We’ve taken countless travel friends down to Taroko Gorge by car and warn them — it is a long drive and an exhausting day. Despite not looking like it’s too far away from Taipei on a map, it is a one-lane road all the way down, so yes, it’s an all-day adventure…in the car. And most times, they agree no more road trips after the 3rd or 4th vehicle and scooter come into the lane head-on.
Which brings me to another important point – if you have never ridden a scooter, Taroko Gorge is probably not the place to start. There are very tiny passages that are not two-way, and I’ve seen tourists almost plow head-on into tour buses that are navigating the very tight and narrow tunnels. While it was recently romanticized on ABC’s The Bachelorette, driving Taroko Gorge is not for the faint-hearted. Heck, I got grazed by an SUV just standing at the edge of the guardrail.
With the landslides, typhoons, and earthquakes, the east coast Suao Highway can be closed at times – and it is the only road along the east coast. Make sure you call ahead and find out the road conditions if you plan to drive. The better alternative to seeing Taroko Gorge on a day trip from Taiwan is to take the train to Hualien and hire a taxi for the day – it is much safer, less tiring, and the taxis often have negotiated hire rates for the day – often less than the cost of a tank of gas from Taipei.
Don’t Believe Everything You Read
I hate to write this, but I have seen a lot of erroneous information published in English about Taroko Gorge. Most of the time I can tell the writer has never visited and is likely an online “content curator” who is looking for a travel story in Taiwan. When you talk about a “must visit” trail that has been permanently closed so long it was even mentioned in an earlier edition of a noted guidebook, someone deserves an F in research.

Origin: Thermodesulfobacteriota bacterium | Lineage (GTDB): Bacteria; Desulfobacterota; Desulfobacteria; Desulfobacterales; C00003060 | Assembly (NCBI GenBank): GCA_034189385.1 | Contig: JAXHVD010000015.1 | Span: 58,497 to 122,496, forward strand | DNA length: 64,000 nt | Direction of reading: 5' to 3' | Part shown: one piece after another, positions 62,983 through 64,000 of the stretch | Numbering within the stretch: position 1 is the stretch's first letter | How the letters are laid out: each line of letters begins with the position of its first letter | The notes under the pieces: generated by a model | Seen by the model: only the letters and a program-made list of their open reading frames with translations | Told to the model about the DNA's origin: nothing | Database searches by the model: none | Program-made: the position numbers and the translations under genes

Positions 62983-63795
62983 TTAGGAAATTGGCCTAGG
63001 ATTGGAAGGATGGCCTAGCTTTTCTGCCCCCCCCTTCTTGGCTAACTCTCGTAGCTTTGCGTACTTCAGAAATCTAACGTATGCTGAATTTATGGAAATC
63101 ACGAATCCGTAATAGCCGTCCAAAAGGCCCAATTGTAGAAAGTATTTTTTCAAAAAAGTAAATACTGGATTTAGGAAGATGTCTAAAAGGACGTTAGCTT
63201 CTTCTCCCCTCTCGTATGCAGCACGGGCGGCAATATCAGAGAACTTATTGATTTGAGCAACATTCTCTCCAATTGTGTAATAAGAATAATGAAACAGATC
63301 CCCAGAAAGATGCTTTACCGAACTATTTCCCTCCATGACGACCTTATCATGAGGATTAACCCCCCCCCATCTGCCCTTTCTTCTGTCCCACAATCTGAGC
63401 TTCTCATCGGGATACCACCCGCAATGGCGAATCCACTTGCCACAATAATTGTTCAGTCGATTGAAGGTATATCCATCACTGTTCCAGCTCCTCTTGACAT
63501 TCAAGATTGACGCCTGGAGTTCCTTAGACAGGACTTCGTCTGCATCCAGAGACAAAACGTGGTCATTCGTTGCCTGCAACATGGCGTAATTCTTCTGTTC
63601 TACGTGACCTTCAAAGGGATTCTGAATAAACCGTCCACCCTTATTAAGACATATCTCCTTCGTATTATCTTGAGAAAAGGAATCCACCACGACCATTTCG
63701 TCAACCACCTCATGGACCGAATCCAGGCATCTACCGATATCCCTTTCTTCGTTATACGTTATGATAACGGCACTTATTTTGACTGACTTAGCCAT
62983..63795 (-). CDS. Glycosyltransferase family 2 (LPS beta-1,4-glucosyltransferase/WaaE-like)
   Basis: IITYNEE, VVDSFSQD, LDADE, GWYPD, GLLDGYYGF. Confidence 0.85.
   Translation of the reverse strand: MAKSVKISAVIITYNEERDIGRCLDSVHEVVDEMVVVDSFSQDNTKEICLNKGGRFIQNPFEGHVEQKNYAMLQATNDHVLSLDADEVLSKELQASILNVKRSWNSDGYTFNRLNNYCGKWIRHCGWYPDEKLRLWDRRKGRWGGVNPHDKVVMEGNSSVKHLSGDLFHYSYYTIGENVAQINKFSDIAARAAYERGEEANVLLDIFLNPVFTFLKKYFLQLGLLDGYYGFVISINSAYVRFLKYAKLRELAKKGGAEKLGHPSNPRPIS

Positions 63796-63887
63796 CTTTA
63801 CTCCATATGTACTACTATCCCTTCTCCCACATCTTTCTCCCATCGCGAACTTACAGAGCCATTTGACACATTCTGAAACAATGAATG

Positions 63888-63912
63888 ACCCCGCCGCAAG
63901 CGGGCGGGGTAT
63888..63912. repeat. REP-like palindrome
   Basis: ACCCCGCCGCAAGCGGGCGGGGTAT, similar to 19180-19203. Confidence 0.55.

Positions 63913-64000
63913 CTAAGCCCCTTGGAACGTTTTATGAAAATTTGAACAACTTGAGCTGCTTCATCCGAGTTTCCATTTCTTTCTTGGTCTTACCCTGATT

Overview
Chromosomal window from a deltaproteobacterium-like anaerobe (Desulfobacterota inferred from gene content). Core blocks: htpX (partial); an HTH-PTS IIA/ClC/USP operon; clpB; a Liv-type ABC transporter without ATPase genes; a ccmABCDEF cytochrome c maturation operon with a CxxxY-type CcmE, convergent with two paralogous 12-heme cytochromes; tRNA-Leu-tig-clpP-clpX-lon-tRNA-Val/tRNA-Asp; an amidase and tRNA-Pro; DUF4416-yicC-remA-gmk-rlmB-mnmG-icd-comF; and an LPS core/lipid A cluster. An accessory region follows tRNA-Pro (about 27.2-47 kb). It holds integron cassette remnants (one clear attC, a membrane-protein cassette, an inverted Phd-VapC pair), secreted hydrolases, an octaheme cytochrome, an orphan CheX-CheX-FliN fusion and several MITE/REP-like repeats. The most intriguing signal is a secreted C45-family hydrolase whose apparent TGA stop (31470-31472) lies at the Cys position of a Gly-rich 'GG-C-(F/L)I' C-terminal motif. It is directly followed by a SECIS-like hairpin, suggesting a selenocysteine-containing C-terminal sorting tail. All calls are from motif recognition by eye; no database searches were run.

Last year, I read an article on a well-respected travel site that talked about visiting Taroko and the trails you have to see – sadly, one of them had been closed for six months already due to a previous typhoon and massive landslide. They had just dug out the road not too long before, and they still had months to go on reopening the trail itself. I politely suggested that travelers should check the website for trail conditions since I was just there the day before and it was completely blockaded…and I wound up with my comment being deleted. C’est la vie.
If you have specific questions and are looking for reliable information, there are a number of professional Taiwan photographers that have online galleries –reach out to some of the local bloggers and photographers as they know the best spots, are often up on all the current news, and can even recommend places most people won’t read about in a guidebook.
The moral of the story is always check for yourself — find out what is open, what permits are required, and have there been any recent natural disasters that might affect your trip. Taroko Gorge is worth the long trek down and the often motion-sickness inducing car ride – just make sure you get the most out of your visit since there is so much to see and do.